- Trust chief with nearly 20 years experience says provider CEOs are treated too inconsistently
- Retiring Paula Clark says good CEOs who “have their heads down doing the job” are often overlooked
- University Hospitals of North Midlands chief believes integrated care systems will be the solution to its finance woes
A long-standing chief executive has argued NHS trust leaders are treated too inconsistently, as those who “have their heads down doing the job” sometimes don’t get enough recognition.
Paula Clark, the soon to retire chief executive of University Hospitals of North Midlands Trust, argued “the system needs to be more consistent” in its treatment of provider CEOs.
Ms Clark, who has had nearly 20 years’ experience as a trust chief executive, said: “What I’ve observed over time is the way chief executives are treated is variable… there are some fantastic CEOs who just have their heads down doing the job, who don’t get the recognition, and there are some people who get recognition when maybe they’re not doing the job quite as well.
“It is about consistency of the way people are treated because that would encourage people to work differently.”
Ms Clark, who was previously chief of the Dudley Group Foundation Trust, joined UHNM in October 2016, just as the trust’s finances were collapsing.
In an interview with HSJ, she said: “One of the things I had observed is sometimes the [new leadership team], the people who have gone in to try and fix a trust are treated almost as harshly, in terms of the regime, [as] the people that got it into trouble in the first place.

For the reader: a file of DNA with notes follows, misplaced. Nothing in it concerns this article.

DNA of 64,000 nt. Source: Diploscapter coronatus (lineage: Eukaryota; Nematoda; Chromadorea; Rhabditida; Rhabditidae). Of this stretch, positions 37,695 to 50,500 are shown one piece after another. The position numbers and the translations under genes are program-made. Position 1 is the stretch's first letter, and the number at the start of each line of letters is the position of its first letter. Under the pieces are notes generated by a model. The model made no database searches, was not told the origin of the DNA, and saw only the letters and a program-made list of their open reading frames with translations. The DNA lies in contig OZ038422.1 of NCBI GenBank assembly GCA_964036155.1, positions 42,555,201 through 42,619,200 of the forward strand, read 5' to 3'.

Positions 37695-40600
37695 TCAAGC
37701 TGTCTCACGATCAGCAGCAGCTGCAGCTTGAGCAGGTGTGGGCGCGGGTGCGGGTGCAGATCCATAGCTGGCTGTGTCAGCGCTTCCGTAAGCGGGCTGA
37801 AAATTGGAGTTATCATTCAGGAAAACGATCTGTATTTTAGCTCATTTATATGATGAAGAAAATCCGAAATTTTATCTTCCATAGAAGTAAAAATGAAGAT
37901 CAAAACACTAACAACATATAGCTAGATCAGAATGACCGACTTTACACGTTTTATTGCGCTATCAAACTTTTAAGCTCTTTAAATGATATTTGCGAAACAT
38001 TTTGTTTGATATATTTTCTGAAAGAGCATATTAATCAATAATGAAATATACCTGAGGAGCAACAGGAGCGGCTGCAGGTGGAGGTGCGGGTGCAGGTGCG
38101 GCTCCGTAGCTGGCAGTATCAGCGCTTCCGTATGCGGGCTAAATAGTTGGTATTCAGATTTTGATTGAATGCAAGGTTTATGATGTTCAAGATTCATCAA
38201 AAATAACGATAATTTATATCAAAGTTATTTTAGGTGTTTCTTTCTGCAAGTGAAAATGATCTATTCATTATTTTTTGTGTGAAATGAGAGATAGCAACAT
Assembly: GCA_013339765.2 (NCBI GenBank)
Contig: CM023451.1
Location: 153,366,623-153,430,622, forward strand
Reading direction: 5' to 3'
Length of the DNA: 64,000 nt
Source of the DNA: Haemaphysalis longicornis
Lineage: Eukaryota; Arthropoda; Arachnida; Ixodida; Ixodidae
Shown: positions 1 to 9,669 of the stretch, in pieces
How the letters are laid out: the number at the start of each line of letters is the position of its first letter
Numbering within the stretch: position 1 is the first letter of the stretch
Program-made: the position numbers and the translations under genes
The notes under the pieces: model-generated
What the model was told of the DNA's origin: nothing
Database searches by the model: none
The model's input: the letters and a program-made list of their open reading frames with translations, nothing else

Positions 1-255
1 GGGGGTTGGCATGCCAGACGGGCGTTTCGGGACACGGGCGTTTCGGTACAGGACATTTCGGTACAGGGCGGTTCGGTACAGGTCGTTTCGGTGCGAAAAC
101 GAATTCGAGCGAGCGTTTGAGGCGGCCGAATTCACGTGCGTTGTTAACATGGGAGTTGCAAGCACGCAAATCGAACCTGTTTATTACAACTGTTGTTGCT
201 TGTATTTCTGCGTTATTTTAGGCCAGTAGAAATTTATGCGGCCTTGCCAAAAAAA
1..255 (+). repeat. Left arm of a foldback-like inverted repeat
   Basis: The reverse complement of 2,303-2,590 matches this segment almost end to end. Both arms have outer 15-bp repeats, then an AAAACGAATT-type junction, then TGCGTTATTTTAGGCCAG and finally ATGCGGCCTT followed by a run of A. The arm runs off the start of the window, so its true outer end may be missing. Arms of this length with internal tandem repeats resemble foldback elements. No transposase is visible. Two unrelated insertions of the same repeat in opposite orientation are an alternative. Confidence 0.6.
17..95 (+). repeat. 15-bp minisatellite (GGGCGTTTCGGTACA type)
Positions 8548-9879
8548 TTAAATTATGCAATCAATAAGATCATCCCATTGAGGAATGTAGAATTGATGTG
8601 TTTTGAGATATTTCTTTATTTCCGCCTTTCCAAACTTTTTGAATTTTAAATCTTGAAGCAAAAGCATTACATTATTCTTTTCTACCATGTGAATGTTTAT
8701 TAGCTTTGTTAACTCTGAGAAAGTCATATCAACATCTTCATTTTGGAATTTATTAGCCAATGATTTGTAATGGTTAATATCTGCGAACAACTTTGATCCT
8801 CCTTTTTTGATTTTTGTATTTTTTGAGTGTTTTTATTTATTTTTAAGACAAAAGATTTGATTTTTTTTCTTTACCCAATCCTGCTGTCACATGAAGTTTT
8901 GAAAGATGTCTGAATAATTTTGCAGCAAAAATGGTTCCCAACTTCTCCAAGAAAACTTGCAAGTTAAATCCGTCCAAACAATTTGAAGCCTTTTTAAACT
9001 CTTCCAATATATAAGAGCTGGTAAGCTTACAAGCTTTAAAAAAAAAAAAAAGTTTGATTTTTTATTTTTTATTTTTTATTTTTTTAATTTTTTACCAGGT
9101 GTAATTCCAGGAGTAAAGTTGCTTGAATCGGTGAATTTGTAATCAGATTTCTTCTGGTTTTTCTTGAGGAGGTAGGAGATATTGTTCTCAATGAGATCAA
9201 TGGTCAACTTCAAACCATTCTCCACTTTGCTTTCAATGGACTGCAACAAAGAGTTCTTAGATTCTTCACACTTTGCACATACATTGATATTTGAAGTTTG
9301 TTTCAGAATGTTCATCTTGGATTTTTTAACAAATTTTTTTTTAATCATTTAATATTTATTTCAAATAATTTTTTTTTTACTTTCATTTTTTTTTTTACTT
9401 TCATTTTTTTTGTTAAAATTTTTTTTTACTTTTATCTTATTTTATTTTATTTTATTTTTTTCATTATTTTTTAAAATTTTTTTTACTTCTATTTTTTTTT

“When an organisation hits rock bottom and [has] imploded, the team that go in to and try [to] turn things round are subject to that same regulatory regime, than other teams who maybe have run [their trust] into trouble.”
UHNM was placed into financial special measures in May 2017, and at the time faced a deficit of £120m. This year the trust has reduced its deficit to around £57m.
Regarding special measures, Ms Clark said: “I think having the financial special measures regime run from the centre, from Wellington House, means there is a distance and a remoteness. They can’t possibly understand the workings of this organisation and this system from that distance… I think the financial special measures regime needs to be locally focussed, system focussed.
“One of the things I said from the outset when we [UHNM] went into special measures is that I would have preferred the ‘success regime’ structure, which runs the whole system.
“Not only were we in financial trouble but so were other providers and the clinical commissioning groups. Therefore you needed that system approach. I think focussing on us to the exclusion of the system was a mistake and it would’ve been better regionally.”
She believes the new joint regulatory regime between NHS England and NHS Improvement, led by beefed up regional directorates, should help address this issue.
Ms Clark also suggested the trust’s financial outlook was beginning to turn around, adding: “One of my only regrets upon going is that I’m leaving two years too early because I really believe integrated care systems are the answer to Staffordshire.
“I think there is a real will both by [our] local authorities and NHS organisations to break the cycle and make sure we can actually make this work.”
Ms Clark told HSJ one of her key successes at the trust has been an increase to its bed base, and her departure comes just after the opening of 64 new beds.
In addition to UHNM and Dudley Group FT, Ms Clark was also chief executive at Burton Hospitals FT and Erewash Primary Care Trust.
Interview with HSJ